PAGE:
Less-than-optimal performance of database applications can have a huge impact on every facet of your business. To avoid that, database performance management tools can help improve the response time and efficiency of your databases and the applications that run on them, while also eliminating unplanned downtime. But deciding which vendors and technologies make the most sense for your organization can be confusing and difficult.
Many organizations examine database performance management tools to remedy a specific, recurring problem that's affecting usability, responsiveness and user satisfaction. But not every tool can resolve every problem, so understanding the high-level cause of the problem at hand can help to narrow down the list of tools to be considered.
It's possible to make the software evaluation and selection process manageable, however. Here, we show you how to simplify it; in addition, we examine products from nine of the leading database performance management vendors to help you determine which is right for you.
Determine where the problem exists
The first step of a problem-driven product evaluation is to determine whether the problem involves the database management system (DBMS) itself; the structure of the database, such as index storage and organization; or inefficient SQL code. Once you do that, you can limit your database performance tool evaluation to the appropriate software category. This can significantly reduce the amount of effort, as many specific tools and some vendors can be eliminated based on the functionality offered.
For example, if you have database fragmentation problems, you should look at products from BMC Software, CA Technologies, Quest and Idera Inc. For DB2 for z/OS users, BMC's Performance for DB2 Databases and CA's Database Analyzer and Rapid Reorg can be used to identify and optimize disorganized database structures. For Oracle; Microsoft SQL Server; and DB2 for Linux, Unix and Windows -- or LUW -- users, Quest's Toad offers database fragmentation remediation, as does Idera's DBArtisan. (Editor's note: On Nov. 1, 2016, Francisco Partners and Elliott Management Corp. completed their acquisition of the Dell Software Group and relaunched Quest as a new standalone company.)
For database system monitoring, consider products from Quest, SolarWinds, Bradmark Technologies and Idera. Database administrators (DBAs) can use Quest's Foglight for Cross-Platform Databases to proactively monitor their database, SQL query, storage and virtualization performance. SolarWinds Database Performance Analyzer is a database performance monitoring and analysis product for DBAs and application teams that provides wide support for different database management system platforms. Bradmark's flagship offering, Surveillance DB, is a heterogeneous, agent-driven database performance monitor that provides visibility to performance metrics for multiple DBMSes from a single console. Idera's multi-platform database performance monitoring tool is the Precise Application Performance Platform. Although Precise is predominantly an application performance management tool, it has specialized database performance monitoring options for Oracle, DB2, SQL Server and SAP Adaptive Server Enterprise with SAP HANA support forthcoming. For DB2 for z/OS database system monitoring, consider IBM's OMEGAMON, BMC's MainView and CA's SYSVIEW Performance Management Option for DB2 for z/OS.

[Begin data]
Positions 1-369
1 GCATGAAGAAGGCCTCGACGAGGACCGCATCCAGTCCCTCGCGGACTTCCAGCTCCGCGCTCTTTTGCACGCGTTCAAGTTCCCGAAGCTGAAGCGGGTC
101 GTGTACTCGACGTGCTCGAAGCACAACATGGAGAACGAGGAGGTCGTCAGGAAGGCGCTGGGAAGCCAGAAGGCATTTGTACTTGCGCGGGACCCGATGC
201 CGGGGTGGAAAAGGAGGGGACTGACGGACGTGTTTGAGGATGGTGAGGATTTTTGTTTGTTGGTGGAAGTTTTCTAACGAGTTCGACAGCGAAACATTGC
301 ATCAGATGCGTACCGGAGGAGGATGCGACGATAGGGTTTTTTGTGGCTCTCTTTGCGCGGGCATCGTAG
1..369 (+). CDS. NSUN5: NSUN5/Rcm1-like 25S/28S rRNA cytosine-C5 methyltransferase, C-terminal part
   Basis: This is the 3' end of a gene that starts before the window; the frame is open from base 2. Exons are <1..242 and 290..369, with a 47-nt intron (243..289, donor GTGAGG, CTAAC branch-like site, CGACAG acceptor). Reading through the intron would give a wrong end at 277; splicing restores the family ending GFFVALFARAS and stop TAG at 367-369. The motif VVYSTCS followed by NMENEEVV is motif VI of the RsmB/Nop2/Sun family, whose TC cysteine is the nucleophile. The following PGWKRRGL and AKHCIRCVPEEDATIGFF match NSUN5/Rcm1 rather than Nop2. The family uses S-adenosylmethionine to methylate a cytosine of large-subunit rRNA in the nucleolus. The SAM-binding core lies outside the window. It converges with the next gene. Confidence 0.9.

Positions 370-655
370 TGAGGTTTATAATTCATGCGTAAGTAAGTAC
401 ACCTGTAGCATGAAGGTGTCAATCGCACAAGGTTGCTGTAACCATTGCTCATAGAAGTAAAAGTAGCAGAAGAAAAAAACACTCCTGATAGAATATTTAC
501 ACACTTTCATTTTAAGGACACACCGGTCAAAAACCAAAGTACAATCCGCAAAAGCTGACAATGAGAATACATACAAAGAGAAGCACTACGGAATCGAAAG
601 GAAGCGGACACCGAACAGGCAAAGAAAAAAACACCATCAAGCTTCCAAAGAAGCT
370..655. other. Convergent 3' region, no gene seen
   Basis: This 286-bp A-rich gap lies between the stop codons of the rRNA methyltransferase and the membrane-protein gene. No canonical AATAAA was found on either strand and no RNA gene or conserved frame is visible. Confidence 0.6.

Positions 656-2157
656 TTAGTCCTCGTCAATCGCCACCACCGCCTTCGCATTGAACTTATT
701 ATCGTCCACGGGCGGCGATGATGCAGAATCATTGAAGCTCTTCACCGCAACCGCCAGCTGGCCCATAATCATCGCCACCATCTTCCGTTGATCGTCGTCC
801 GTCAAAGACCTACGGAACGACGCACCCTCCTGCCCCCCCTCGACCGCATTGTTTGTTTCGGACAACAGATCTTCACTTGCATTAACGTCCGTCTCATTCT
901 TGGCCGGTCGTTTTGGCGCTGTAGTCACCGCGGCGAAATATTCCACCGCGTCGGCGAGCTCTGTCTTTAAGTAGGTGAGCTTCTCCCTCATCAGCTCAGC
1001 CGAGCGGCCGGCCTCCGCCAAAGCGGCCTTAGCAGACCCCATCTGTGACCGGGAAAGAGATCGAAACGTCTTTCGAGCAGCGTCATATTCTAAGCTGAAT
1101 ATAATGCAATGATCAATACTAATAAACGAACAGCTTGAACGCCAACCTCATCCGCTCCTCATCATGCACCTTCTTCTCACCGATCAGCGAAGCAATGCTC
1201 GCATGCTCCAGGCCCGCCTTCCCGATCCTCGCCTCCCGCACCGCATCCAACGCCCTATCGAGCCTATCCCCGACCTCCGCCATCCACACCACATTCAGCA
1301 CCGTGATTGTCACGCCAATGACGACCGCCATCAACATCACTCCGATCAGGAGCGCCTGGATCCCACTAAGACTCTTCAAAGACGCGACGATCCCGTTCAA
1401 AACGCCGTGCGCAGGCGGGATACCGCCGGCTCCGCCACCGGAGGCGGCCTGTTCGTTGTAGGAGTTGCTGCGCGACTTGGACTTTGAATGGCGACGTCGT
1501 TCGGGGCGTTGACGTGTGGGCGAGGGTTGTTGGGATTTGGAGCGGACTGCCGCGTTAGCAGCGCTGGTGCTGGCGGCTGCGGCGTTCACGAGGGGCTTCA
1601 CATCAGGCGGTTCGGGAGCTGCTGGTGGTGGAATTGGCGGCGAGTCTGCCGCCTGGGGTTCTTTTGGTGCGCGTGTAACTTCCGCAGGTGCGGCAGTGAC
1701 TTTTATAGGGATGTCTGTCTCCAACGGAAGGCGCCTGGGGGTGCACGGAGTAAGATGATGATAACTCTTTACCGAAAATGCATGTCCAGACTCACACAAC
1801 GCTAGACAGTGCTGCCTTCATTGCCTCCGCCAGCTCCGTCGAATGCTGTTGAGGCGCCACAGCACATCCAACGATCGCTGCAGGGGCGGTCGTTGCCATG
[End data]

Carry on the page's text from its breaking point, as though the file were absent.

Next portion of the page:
For SQL monitoring and analysis, consider such products as Oracle Enterprise Manager and IBM Data Server Manager with Query Monitor. Microsoft also has SQL performance management options for its SQL Server databases. In the DB2 for z/OS realm, in addition to the IBM option, BMC's Performance for DB2 SQL suite of tools and CA's Detector and Plan Analyzer products can be used for capturing -- identifying SQL as it runs -- and tuning SQL statements. For Oracle and SQL Server, products such as Idera's DB Optimizer and Quest Toad's SQL optimization functionality can be used to increase the performance of your SQL code across the major relational DBMSes.
Of course, sometimes you won't know the underlying cause of database performance problems. In such cases, the best approach is to begin with a database system monitor. Most database performance vendors offer such tools, and many include rudimentary database fragmentation analysis and SQL monitoring capabilities with them.
Proactively select tools to meet your needs
But rather than acquiring database performance management tools after a problem occurs in your production systems, a better approach is to proactively purchase a set of tools to match your needs.
That typically requires the selection of one or more tools in each of the three categories mentioned above. The next two aspects to be discussed -- DBMS support and heterogeneous management -- will determine whether a single tool per category will suffice, or multiple ones will be required. If you want to improve the performance of your DB2 for z/OS environment, for example, a tool that supports only Oracle or SQL Server will be of no help with that.